Amid an explosion of new intelligences, technology opens the doors to exhilarating experiences and functions, reorienting our perceptions of consciousness and the wiring that activates it. But smart machines can also pose an existential threat to our species and life as we know it. Will the good or evil uses of these technologies win? The Neuroverse explores both sides, as new artistic forms emerge within innovative reflections on existence — and its curious state on a planet where climate change renders life ever more fragile while technology expands it into new dimensions.
Produced in collaboration with New York Live Arts, in locations including Live Arts, New Inc’s ONX Studio for Extended Reality, and the Invisible Dog Art Center, The Neuroverse features performances, installations, and lectures employing the very technologies they consider. Stephanie Dinkins’ Secret Garden uses extended reality technology to immerse audiences in Black women’s stories from across generations. Wandering Mind, from Gershon Dublon & Xin Liu (slow immediate), takes attendees on an auditory tour of the world via thousands of online field recordings. Annie Lewandowski and Kyle McDonald’s Siren: Listening to Another Species on Earth offers an audiovisual immersion into whale songs. Philipp Schmitt’s lecture-performance How AI Lost Its Body provides a chronicle of the creation of AI and how the human imagination conjures its many dimensions. Ethan Lipton’s We Are Your Robots is an exploration of what humans want from their machines.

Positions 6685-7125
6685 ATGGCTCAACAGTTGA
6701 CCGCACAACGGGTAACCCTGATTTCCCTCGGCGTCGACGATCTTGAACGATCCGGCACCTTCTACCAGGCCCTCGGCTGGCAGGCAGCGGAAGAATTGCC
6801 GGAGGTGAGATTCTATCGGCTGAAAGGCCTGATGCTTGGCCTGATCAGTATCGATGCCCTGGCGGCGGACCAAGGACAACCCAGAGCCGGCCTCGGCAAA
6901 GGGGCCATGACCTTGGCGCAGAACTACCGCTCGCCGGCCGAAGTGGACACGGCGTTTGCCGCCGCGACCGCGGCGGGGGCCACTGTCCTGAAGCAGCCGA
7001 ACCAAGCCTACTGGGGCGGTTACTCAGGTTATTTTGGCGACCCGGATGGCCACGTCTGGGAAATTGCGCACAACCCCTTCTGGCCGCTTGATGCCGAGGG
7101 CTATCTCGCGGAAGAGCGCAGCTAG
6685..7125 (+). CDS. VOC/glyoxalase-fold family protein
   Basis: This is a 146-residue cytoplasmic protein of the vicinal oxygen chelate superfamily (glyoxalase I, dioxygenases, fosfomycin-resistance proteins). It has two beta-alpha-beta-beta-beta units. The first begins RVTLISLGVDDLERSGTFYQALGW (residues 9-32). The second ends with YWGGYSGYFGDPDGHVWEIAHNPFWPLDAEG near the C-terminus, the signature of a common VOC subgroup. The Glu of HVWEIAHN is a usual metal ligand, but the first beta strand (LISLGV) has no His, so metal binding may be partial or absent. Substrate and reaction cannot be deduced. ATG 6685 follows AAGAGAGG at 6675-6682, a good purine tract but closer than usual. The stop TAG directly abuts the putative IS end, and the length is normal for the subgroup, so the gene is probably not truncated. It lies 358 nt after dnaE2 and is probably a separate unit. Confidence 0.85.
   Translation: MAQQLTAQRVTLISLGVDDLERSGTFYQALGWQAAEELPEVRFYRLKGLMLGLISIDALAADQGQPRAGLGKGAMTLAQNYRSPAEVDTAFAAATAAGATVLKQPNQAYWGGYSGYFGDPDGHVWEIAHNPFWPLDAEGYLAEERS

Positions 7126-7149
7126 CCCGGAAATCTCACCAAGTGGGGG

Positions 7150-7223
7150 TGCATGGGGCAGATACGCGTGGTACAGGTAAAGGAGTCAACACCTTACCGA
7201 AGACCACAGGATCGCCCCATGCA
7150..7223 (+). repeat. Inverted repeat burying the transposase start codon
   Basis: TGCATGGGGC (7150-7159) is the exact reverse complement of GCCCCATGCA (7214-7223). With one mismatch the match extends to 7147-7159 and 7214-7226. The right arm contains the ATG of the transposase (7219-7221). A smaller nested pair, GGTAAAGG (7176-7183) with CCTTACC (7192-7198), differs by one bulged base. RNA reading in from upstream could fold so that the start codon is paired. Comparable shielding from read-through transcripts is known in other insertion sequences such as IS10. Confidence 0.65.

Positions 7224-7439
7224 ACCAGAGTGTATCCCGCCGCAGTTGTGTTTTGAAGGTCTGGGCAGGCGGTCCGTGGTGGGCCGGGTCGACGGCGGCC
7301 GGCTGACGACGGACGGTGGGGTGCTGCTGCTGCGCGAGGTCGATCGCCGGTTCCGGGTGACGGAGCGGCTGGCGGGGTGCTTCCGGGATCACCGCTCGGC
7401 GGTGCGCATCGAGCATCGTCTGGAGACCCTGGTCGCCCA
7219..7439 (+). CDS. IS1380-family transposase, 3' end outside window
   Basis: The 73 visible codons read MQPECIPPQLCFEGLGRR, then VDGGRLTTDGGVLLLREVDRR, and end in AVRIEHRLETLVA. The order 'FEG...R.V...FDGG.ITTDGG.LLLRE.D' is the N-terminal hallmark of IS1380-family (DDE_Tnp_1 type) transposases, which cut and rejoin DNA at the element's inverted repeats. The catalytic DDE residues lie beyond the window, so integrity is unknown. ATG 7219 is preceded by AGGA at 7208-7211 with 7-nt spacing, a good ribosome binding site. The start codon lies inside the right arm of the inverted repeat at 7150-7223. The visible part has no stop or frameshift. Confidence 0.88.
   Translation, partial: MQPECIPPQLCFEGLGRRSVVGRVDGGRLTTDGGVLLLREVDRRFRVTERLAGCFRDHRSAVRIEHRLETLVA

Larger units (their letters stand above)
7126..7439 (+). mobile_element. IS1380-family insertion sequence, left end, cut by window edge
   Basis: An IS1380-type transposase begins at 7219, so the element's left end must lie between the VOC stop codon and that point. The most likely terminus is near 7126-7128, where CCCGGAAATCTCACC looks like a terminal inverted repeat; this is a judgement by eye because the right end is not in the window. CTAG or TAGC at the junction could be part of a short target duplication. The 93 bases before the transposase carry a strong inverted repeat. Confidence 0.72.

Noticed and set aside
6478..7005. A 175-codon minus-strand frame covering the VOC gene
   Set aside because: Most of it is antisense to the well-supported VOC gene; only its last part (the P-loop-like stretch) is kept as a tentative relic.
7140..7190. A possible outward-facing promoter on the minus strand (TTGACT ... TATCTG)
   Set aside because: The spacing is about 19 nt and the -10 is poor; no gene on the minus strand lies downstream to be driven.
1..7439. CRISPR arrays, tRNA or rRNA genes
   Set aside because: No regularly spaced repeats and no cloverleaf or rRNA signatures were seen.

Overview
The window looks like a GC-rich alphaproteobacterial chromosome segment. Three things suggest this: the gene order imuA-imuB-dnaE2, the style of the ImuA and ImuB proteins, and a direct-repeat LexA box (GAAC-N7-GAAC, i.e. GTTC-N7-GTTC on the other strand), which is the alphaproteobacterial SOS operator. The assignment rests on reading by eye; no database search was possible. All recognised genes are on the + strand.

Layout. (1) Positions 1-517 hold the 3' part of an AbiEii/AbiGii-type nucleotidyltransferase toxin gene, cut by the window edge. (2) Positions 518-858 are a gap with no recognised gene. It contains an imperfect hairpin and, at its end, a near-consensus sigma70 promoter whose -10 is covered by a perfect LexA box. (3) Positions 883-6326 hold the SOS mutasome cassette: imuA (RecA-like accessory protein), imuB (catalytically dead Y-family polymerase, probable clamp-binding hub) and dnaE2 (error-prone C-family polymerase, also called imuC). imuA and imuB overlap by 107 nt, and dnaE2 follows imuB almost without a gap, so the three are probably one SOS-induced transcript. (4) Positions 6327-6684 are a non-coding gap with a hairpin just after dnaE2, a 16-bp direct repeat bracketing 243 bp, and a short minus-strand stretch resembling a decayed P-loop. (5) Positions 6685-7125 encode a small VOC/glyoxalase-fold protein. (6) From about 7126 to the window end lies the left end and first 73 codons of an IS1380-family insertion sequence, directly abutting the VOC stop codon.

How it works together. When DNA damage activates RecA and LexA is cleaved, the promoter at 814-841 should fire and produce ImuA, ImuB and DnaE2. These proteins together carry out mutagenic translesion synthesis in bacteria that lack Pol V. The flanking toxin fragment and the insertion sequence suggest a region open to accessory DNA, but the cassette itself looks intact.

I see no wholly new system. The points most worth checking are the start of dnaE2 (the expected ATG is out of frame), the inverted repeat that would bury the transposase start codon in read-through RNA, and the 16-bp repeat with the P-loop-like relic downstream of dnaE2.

On November 7, the final day of the festival, MAX presents MAXforum, featuring a reading from Andy Bragen’s Johnsville Road, developed in collaboration with Daniel Fish, and discussions with artists and technologists including Stephanie Dinkins, NiNi Dongnier, Annie Dorsen, Gershon Dublon, Suzanne Kite, Kyle McDonald, Anne Murphy Paul, and more.
To learn more and reserve tickets, visit mediaartexploration.org.
Significant financial support packages come in the form of fellowships and graduate appointments, which include tuition waivers and stipends.
As long as museums make representational rather than structural changes, they cannot shake off their white supremacist origins.
The shirtless, sweating men splayed across and against car hoods and dashboards in Derby convey a sense of bonded brotherhood and physical intimacy.
With the shift to thematic residencies, the arts organization aims to address urgent issues such as climate change, immigration, technology, social justice, and more.
Jenna Cato Bass’s film is a reckoning both for her and all the clueless white children who never thought about the Black women who served them.